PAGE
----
What did you learn about personal finance in college? Credit? Investing? Money Management? Or did you only take the courses that were mandatory for you to graduate? Well, for most people these classes were more or less pointless, just like calculus, astronomy and anthropology. The longer we’ve been out of college, the more disappointed we are about how much information was not included throughout our studies. The world tells us to go get educated, get a job and all will be well. But, unfortunately, it’s not that simple!
For you to succeed in the world you need to know a lot more about money than what school will ever give you. Personal Finance forms the backbone for all success stories. To save you from the hustle and bustle of having to learn from your mistakes, ere are some of the most important personal finance rules you will never learn in school.
You have probably heard of the popular statement, ‘If you want to buy a home you have to save up to 20% of the value for down payment.’ If you don’t you will be forced to pay private mortgage insurance, which could really dent your account. What you won’t learn in school is that while higher mortgage payments may be painful, the financial trade-off between paying more money now and waiting to save up the 20% deposit could be worth while. So it makes it unrealistic to start saving up 20% of the home value as it will only increase drastically over the years. The rule behind this is; if you have the capacity to save the money within at least five years comfortably, then go for it. But, if it will take you longer, you’ll be chasing a moving target as the prices increase.
In school, they will teach you to save at least 10% of your income. But, let’s be honest here, this isn’t enough to retire on. Well, unless you are earning millions. For most of us with a regular paycheck, a decent savings percentage will be about 25- 40%. We’re not saying 10% is entirely useless, it could be a great starting pint to build that savings muscle. In order to save more, reduce your expenses and unnecessary costs. Instead of buying that cup of coffee every morning, put that money in a savings account with a better interest rate.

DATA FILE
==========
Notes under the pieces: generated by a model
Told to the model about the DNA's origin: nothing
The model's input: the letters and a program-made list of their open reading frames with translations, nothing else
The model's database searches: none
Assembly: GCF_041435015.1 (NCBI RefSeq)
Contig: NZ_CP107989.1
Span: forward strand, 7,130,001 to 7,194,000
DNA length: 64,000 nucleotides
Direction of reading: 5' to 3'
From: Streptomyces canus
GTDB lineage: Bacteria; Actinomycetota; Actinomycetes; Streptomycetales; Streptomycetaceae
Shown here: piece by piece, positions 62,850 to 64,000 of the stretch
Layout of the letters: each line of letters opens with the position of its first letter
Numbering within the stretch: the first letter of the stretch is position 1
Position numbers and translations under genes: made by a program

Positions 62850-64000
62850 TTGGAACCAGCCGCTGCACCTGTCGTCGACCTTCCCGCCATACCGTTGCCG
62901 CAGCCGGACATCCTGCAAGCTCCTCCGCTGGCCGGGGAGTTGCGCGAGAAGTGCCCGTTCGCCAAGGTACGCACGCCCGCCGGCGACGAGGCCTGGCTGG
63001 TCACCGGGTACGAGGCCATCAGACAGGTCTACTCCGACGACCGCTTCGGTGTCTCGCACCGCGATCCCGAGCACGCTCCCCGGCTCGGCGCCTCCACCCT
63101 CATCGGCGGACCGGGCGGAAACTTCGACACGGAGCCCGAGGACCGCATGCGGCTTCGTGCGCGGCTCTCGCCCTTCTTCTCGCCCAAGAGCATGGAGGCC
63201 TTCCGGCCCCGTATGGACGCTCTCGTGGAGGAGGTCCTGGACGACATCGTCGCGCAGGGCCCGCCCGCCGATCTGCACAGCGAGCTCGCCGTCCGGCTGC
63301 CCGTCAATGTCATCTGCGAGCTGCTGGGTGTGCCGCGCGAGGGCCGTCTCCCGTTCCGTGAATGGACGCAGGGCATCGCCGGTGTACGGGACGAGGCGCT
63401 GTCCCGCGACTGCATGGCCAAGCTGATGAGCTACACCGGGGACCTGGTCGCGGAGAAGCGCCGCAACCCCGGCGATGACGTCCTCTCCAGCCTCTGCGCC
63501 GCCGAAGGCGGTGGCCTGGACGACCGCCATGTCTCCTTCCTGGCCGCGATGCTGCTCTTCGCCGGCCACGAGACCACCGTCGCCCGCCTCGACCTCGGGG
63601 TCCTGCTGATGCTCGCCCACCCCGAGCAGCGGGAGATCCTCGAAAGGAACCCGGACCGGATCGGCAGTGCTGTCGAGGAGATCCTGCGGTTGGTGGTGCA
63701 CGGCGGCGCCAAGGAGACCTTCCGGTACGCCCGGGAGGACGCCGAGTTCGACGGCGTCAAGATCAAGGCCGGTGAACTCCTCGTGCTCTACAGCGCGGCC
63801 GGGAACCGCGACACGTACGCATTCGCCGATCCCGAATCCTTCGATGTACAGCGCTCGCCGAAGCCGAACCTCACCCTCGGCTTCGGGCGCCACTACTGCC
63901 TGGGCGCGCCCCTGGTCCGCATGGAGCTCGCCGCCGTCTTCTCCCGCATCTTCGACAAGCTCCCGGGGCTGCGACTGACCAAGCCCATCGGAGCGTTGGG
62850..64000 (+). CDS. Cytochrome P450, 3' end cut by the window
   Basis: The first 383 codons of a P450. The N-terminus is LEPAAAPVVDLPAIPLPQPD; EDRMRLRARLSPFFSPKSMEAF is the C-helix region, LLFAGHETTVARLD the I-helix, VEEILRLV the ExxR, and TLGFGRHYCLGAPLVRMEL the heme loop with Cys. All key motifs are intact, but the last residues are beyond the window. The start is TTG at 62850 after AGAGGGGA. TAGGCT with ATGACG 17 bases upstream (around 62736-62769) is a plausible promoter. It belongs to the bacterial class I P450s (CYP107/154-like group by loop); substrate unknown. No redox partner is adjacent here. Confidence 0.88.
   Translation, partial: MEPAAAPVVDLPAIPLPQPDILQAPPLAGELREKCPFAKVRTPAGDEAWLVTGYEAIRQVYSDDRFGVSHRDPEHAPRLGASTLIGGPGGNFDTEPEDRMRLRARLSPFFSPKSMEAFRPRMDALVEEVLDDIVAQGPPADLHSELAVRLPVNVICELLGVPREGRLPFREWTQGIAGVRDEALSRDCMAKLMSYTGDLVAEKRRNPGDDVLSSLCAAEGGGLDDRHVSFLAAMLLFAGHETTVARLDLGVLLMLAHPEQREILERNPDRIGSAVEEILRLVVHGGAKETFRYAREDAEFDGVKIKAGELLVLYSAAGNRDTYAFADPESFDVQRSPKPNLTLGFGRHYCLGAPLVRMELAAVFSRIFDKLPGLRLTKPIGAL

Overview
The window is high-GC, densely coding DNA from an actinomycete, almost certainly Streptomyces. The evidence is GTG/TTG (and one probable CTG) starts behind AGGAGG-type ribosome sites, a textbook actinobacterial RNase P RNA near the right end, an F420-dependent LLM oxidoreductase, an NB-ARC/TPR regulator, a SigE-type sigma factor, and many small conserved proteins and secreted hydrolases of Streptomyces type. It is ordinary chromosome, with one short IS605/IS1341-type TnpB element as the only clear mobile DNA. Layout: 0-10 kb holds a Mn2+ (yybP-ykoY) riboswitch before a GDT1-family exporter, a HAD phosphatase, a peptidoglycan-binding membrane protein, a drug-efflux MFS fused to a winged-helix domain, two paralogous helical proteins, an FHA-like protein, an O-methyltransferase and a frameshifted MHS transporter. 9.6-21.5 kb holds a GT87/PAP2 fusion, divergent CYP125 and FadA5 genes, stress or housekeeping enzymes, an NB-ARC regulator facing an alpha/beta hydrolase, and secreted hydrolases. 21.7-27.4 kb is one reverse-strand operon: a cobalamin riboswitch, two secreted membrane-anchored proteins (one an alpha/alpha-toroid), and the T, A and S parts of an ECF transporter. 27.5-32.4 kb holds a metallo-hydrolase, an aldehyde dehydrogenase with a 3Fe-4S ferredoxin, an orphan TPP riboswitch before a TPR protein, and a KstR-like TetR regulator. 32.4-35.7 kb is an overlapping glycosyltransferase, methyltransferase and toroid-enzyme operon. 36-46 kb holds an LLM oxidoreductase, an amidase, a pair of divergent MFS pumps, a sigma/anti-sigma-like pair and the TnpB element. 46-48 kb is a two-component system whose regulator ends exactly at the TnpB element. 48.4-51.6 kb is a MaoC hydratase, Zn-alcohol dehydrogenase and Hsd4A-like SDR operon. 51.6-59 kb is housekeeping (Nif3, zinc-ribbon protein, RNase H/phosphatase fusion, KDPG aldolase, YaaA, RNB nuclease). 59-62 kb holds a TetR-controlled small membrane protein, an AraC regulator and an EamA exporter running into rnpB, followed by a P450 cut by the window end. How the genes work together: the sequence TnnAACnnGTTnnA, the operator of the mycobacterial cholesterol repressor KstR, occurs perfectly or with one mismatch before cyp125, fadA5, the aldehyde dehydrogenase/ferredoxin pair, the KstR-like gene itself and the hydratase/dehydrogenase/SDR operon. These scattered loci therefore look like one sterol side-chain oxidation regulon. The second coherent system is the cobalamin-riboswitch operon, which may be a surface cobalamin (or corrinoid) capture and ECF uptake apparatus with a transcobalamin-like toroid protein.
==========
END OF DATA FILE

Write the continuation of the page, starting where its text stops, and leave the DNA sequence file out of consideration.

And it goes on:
You may have never heard of an emergency fund from school. But, you’re lucky you have us to teach you about it. Recent statistics show that up to 40% of Americans don’t have the funds to cover an emergency of $400. This is an alarming statistic that only shows how people disregard the importance of an emergency fund. What if you lost your job today? Would you have enough money to cover your costs? The golden rule is to have six months of expenses costs saved up somewhere, but, we suggest that if you can make it more, the better.
Budgeting is quite important in life, yet you won’t hear anything about it in school. Sadly, not understanding the basics of budgeting while in school can leave you disadvantaged right after graduating, especially once you move out. Not having knowledge of how to manage bills, and create the distinction between wants and needs can lead to one enduring one hardship after the other. Everyone needs to know how to plan a lifestyle that is financed by earned income. This includes understanding how to plan for all bills but still ensuring there’s enough left for necessities such as groceries and savings. But, let’s face it as much as budgeting is important, no one really likes tracking every single penny they use.
What you can do instead is what we refer to as tactical budgeting. This involves creating budgets and plans over a long period of time. For example, you can identify what you need every month and create a budget with the needs, wants and respective costs over the next six months. From the plan created you can then separate the amounts into different accounts to ensure you don’t spend beyond your budget. Then occasionally you can refer to your list to stay on track.
The power of compound interest is possibly the best-kept secret. The one thing every young people have as an advantage over everyone else is time. While they may not achieve their financial goals instantly, they have an upper hand when it comes to investing. All they need to do is tap into the powers of compound interest. By setting aside small chunks of money in a high-interest account, young people can amass great wealth that will compound over and over again through the years. To show you just how important compound interest is here’s a great example. If someone gave you two options the first choice a three thousand dollars and the second a penny that doubles up in value every other day. Most people would choose the first choice, right? You probably did too.
But if you do the math, the second choice would be worth $10 million after 30 days only! If that’s not enough to convince you to start taking advantage of this incredible opportunity to grow your wealth, then I don’t know what will.